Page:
Green Party candidate for the new Taieri electorate Scott Willis is warning that a new report on surface flooding in South Dunedin should not lull the community and officials into a false sense of security.
With water all around, we need to understand the options we have, and prepare– Scott Willis
“The threat hasn’t gone away, but our understanding of it has improved, thanks to great work by the GNS team” he said. As the report states, “Problems of surface flooding and groundwater inundation in low-lying parts of Dunedin are expected to increase with climate change.”
A new study
The new study from GNS Science has found that conditions that lead to surface flooding in South Dunedin are not as straightforward as previously thought. After a year of data collection from 23 boreholes, GNS has found that the soil beneath South Dunedin is not as permeable to rising tides as people had believed. This is useful to know because a 2015 report from the Parliamentary Commissioner for the Environment found that 2683 houses in Dunedin were less than half a metre above high tide – more than twice the number in Auckland, Wellington and Christchurch combined.
“South Dunedin is built on what was once tidal wetlands and now supports a diverse community with a strong sense of pride and deep concern about the future. This isn’t surprising with threats directed at South Dunedin from the harbour, sea and hills, all at once. With water all around, we need to understand the options we have, and prepare” says Scott. Indeed, as the report states, South Dunedin is the New Zealand urban area at most extreme risk, because “groundwater beneath South Dunedin and Harbourside’s narrow coastal strip is faced with encroachment from all directions: the harbour in the east, the ocean in the south and changing runoff- and recharge- related flows from hill catchments in the north and west”.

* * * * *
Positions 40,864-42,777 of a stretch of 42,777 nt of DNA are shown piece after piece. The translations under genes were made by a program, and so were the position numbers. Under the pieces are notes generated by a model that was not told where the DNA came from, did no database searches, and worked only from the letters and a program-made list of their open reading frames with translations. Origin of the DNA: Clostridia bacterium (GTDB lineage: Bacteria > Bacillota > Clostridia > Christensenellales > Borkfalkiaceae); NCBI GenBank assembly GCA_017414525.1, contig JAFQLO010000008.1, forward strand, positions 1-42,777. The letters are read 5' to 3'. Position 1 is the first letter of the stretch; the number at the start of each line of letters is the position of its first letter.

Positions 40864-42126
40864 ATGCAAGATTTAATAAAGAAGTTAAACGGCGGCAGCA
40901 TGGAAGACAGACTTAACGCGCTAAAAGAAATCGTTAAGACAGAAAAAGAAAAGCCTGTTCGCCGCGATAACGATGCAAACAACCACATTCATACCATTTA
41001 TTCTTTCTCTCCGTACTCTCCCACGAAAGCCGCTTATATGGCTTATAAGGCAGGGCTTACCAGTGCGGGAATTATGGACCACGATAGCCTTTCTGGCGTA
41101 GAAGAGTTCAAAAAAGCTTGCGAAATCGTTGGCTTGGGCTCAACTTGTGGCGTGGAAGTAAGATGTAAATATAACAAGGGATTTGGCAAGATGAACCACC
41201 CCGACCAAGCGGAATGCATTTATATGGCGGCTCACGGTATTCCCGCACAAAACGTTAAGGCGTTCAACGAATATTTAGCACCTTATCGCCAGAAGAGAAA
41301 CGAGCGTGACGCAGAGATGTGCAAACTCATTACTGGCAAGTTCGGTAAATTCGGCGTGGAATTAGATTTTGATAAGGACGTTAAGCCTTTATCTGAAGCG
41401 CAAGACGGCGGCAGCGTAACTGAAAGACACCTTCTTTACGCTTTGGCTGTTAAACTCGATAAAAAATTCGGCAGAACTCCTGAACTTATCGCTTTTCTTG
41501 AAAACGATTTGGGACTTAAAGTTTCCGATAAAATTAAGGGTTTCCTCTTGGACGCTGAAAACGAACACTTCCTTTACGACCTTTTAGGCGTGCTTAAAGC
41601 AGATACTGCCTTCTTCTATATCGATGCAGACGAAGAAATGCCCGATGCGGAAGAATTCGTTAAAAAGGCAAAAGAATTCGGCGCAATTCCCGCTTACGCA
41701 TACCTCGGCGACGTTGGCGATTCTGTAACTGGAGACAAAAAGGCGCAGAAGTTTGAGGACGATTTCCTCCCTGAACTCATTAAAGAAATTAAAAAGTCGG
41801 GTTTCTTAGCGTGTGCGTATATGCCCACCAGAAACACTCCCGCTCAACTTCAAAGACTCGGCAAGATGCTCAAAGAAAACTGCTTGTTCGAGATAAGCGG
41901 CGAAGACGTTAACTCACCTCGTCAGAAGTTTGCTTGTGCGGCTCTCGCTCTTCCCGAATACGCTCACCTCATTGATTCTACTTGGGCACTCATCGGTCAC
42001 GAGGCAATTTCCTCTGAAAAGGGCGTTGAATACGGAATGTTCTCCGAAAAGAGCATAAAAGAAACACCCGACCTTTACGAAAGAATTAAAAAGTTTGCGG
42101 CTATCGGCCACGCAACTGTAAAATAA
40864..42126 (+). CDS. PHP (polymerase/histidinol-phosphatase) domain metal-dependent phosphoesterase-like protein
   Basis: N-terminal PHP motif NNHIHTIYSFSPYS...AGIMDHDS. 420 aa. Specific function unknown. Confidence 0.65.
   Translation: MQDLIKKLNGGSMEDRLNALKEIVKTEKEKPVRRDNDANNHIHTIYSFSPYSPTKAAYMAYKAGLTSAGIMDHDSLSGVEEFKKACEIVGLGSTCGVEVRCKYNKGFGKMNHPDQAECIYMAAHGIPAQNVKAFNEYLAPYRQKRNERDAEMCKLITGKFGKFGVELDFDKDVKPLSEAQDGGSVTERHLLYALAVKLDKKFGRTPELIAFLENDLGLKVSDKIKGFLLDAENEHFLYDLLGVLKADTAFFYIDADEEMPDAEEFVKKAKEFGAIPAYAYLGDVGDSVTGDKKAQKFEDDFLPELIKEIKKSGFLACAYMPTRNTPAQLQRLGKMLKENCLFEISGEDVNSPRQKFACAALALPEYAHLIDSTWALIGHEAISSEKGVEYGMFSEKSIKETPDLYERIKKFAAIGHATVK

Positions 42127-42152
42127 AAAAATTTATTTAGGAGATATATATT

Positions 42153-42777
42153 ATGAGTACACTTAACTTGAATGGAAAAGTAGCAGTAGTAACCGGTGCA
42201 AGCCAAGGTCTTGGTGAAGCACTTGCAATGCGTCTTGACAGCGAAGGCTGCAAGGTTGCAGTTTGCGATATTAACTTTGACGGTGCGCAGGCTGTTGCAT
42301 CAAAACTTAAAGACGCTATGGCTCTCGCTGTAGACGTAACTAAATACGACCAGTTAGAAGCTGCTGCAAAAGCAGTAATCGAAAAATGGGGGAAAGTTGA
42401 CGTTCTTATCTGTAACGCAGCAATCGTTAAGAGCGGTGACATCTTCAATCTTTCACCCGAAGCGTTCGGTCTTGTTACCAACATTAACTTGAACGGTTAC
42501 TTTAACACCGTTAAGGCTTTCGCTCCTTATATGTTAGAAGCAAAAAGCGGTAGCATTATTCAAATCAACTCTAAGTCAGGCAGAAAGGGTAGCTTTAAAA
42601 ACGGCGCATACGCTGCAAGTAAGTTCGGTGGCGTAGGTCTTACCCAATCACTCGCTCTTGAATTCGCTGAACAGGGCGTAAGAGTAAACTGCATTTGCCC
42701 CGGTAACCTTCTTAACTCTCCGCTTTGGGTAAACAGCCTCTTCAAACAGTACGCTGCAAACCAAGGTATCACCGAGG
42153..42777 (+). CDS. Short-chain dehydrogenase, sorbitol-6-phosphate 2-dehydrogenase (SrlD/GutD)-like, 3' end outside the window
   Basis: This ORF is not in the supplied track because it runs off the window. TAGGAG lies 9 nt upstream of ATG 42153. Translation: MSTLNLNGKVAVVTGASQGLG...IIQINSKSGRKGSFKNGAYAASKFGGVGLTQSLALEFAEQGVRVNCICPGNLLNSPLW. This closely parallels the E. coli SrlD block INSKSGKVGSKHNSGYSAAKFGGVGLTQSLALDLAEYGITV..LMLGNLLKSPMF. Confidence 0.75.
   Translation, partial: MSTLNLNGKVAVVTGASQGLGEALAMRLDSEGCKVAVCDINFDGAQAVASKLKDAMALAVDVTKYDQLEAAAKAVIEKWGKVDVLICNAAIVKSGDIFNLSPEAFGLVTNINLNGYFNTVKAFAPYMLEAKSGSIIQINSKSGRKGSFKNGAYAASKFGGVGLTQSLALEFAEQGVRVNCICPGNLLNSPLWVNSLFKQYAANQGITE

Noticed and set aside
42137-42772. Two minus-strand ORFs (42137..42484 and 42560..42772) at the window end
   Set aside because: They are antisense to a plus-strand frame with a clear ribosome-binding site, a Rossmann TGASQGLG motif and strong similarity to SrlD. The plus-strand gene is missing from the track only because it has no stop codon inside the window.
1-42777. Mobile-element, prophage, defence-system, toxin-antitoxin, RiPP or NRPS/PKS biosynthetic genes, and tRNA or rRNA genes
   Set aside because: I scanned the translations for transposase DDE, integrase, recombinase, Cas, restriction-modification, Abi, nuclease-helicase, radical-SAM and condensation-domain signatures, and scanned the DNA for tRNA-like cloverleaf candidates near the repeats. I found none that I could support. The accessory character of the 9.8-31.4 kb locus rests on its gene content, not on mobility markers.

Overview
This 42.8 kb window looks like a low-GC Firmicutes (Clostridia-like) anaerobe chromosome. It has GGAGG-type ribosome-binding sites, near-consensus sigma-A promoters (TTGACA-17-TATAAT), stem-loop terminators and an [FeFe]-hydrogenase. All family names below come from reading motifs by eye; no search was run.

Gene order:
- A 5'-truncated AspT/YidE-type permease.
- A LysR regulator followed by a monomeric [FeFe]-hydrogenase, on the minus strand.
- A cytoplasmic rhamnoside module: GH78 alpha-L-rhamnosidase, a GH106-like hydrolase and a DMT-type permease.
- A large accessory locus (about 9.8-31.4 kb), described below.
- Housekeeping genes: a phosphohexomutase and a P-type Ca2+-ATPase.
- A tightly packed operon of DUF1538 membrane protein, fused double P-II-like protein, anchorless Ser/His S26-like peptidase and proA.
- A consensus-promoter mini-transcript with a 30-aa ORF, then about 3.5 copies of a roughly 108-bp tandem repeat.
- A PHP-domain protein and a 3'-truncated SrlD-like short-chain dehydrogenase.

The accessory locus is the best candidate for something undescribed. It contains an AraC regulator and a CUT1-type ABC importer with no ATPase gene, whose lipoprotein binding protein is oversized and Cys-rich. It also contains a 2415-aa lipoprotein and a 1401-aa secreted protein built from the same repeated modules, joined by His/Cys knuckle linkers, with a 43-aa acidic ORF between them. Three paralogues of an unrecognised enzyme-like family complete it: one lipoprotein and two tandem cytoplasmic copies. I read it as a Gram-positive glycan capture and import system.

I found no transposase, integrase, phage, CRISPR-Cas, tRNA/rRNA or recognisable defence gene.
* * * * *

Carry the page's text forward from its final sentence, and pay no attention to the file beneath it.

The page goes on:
The GNS study tells us that we have a bit more time to adapt to the rise in sea levels. The report’s main author Simon Cox reported on Radio NZ that “over the short to medium term, having less permeable ground and less water flowing through there, means that there will be a wider range of options that they can use for engineering to keep things going maybe over two to four decades.” But the water table under South Dunedin will continue to rise and the capacity of the soil above it to absorb extreme stormwater will therefore continue to reduce.
Scott is urging immediate and widespread action and support for community-led development of the low-lying areas so that the community can actively participate in and shape adaptation solutions. “Climate justice means ensuring our community has the power to participate in solutions rather than having decisions imposed. We need to be thinking ahead” he says, “The creativity and power of our community is something we can harness for good.” In the long run the best hope for South Dunedin is that New Zealand can show the world the same leadership on climate instability that it has in managing the Covid-19 pandemic. South Dunedin needs to be the first to show the way.